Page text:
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A Failed Crusade To Shut Down A Louisiana Strip Club Is What Inspired New House Speaker/Weirdo Mike Johnson To Get Into Politics, Because Of Course

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When he was named Speaker of the House less than a month ago, Mike Johnson may have seemed like an AI Republican. After reporters scrambled to find out who he was, they learned he was more like Ned Flanders on steroids. The Louisiana representative has been desperately trying to scrub a long history of anti-LGTBQIA+ rhetoric, in between trying to oversee a party so chaotic they couldn’t even stomach Kevin McCarthy. There’s still much unknown about him, but would you be surprised that his origin story involves trying to shutter a strip club?

A new report by The Washington Post details how a young Johnson, four years out of law school, set his sights on stopping a club called Deja Vu from opening in Streveport, which he would he would later represent. Worked up over a late night research session, Johnson shlepped out to a city council meeting, imploring local lawmakers to put the kibosh on what he called another “SOB,” or a “sexually oriented business.”

Alas, Johnson’s pitch ended in failure. But in a way it was a win. After all, it’s what inspired him to move from law into politics, transforming him into a culture warrior:

“This is when Mike arrived on the scene,” said Scott Sinclair, a Shreveport attorney involved in unsuccessful litigation against the strip club. “It’s very consistent with his character, from what I’ve seen. Mike’s got a very strong faith-based position. He’s a Christian, and he doesn’t mind anybody knowing that.”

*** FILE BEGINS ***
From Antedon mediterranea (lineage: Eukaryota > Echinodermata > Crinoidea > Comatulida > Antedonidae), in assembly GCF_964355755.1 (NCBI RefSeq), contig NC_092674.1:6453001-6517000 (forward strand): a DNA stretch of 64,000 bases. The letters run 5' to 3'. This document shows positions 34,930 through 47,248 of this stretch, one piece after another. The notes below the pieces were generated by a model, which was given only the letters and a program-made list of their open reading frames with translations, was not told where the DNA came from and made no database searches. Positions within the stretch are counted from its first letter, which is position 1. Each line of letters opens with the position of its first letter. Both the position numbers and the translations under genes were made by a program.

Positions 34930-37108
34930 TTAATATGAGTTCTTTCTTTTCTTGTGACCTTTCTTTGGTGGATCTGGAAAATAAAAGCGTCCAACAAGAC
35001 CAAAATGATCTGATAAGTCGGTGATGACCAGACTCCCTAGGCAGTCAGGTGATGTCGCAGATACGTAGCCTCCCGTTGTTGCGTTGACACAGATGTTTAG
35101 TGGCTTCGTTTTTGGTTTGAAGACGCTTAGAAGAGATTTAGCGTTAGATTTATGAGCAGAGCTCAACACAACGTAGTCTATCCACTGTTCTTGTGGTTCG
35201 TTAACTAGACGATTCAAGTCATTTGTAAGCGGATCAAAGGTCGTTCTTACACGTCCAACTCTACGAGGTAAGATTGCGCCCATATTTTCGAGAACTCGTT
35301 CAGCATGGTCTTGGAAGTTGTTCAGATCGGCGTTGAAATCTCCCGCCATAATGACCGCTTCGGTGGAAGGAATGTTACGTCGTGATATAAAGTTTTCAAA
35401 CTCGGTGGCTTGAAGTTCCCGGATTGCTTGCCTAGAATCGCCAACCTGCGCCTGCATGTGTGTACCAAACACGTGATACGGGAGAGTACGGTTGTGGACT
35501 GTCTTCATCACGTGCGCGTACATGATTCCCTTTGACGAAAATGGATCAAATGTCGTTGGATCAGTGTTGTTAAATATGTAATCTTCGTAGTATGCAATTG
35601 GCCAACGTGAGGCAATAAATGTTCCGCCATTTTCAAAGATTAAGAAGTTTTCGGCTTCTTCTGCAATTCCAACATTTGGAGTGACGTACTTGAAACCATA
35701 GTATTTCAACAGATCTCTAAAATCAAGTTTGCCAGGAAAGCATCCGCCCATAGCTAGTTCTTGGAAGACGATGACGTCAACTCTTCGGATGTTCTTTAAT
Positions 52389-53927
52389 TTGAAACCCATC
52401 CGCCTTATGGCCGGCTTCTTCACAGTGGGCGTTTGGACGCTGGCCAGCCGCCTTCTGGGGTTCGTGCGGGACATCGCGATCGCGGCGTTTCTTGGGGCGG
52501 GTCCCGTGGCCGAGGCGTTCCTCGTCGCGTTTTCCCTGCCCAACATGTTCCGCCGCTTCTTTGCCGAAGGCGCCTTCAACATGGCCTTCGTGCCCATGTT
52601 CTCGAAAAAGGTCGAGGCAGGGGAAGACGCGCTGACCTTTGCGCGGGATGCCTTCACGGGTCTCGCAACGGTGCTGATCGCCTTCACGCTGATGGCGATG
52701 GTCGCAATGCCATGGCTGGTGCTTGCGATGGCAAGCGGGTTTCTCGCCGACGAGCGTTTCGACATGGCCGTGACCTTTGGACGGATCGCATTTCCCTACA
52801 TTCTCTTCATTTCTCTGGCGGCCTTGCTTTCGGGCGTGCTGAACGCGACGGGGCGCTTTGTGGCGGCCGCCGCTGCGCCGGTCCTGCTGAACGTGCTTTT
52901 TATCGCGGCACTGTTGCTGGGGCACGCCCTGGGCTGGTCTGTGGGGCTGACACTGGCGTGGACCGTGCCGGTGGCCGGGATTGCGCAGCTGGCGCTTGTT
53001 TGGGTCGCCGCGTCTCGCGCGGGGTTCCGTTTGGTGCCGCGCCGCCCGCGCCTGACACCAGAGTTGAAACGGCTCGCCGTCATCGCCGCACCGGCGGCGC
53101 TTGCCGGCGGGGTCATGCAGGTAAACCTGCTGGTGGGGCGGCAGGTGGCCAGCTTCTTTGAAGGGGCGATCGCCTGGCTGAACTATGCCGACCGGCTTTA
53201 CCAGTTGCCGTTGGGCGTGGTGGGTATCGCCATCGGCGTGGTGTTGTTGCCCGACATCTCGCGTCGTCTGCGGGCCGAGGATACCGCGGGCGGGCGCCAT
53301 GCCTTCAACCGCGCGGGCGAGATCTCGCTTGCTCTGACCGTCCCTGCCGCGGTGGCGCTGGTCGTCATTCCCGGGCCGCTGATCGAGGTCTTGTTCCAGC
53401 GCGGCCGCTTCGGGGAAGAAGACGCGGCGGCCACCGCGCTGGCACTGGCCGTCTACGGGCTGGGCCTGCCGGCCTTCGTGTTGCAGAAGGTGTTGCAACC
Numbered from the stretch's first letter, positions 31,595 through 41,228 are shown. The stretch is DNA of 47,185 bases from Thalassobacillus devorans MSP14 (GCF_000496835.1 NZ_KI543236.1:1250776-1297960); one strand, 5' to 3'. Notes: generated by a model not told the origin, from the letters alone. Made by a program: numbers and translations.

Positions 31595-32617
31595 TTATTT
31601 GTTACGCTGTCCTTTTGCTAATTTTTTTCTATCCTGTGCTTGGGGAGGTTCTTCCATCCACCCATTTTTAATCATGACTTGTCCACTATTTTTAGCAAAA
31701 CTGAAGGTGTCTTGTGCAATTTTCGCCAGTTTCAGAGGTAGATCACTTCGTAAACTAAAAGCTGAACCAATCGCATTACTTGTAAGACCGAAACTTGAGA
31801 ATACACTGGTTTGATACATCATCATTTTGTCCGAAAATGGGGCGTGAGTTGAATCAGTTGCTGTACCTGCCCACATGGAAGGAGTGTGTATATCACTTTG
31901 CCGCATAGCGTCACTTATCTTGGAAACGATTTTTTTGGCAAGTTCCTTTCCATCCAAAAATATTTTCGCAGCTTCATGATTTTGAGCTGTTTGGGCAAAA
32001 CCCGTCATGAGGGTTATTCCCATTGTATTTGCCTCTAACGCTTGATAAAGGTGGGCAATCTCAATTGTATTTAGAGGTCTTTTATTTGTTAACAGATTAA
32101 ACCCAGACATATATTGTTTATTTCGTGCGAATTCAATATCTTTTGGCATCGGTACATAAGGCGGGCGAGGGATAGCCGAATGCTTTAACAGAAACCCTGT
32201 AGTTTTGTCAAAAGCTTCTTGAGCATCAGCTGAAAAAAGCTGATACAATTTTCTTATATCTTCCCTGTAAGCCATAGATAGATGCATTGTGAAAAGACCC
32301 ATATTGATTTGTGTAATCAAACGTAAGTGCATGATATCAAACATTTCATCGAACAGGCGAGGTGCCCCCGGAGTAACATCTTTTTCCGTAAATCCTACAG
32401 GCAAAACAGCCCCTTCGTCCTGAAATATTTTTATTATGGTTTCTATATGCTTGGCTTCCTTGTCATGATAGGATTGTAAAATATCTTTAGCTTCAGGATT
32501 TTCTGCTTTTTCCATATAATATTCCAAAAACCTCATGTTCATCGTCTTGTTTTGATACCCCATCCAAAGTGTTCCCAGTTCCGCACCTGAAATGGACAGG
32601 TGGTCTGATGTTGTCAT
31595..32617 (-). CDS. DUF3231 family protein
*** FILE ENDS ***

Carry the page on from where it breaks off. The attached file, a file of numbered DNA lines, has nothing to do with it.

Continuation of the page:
How big does the failed strip club battle loom in Johnson’s legend? So much so that the Alliance Defense Fund, the Christian nonprofit he joined after the spat. In 2003, the ADF even turned the career shift into myth: They cut a radio ad in which Johnson returned home one evening to inform his wife that, due to the aborted strip club battle, he was forced to make a decision: give up that fight or lose his job at his law firm. He chose the latter.

Thing is, a colleague at said firm claimed that wasn’t true:

Don Armand, a partner at the Shreveport firm where Johnson had been working, said the claim that he was required to leave because of his advocacy against the strip club is inaccurate. “Mike was not fired, or asked to leave our firm or forced out in any way,” Armand, who worked with Johnson at the firm Pettiette, Armand, Dunkelman, Woodley & Cromwell, wrote in an email.

Instead, Johnson simply told them he wanted to return to the ADF, for whom he’d already worked. “It was his career choice,” Armand said.

Johnson went on to work for the ADF for eight years, where he was given a national platform to denounce issues like abortion and same-sex marriage.

What’s more, Johnson’s case against the Deja Vu strip club was bunk:

In a four-page “Legal Analysis,” which was obtained by The Post, Johnson argued that the city could revoke the construction permit granted to the club because of its proximity to a planned but not yet constructed railroad museum. A city ordinance barred “sexually oriented businesses” from operating within 1,000 feet of a “nonprofit educational museum,” and Johnson argued that the railroad museum would qualify.

He later argued that the city had authority to block Deja Vu because of its proximity to a plot of land said to be designated for a public park.

Bradley Shafer, a Michigan-based lawyer who represented the club’s owners, said Johnson’s analysis represented a “deliberate misreading” of the city’s rules and foreshadowed his “disdain for the rule of law,” referring to his leading role in the congressional effort to reverse the results of the 2020 election.

“He doesn’t care about the truth,” Shafer said. “He misquoted and misconstrued the city’s statute. His view was that his religion and his view of God entitled him to do anything he wanted.”

Since scoring his new gig, Johnson has been trying to pass himself as a nice and normal and unthreatening bureaucrat who tolerates those who don’t share his views. Instead it seems like he’s worse: a reactionary who’s bad at his job, who can’t even block a strip club, and who now lords over a chamber that’s turned into the WWE.

(Via WaPo)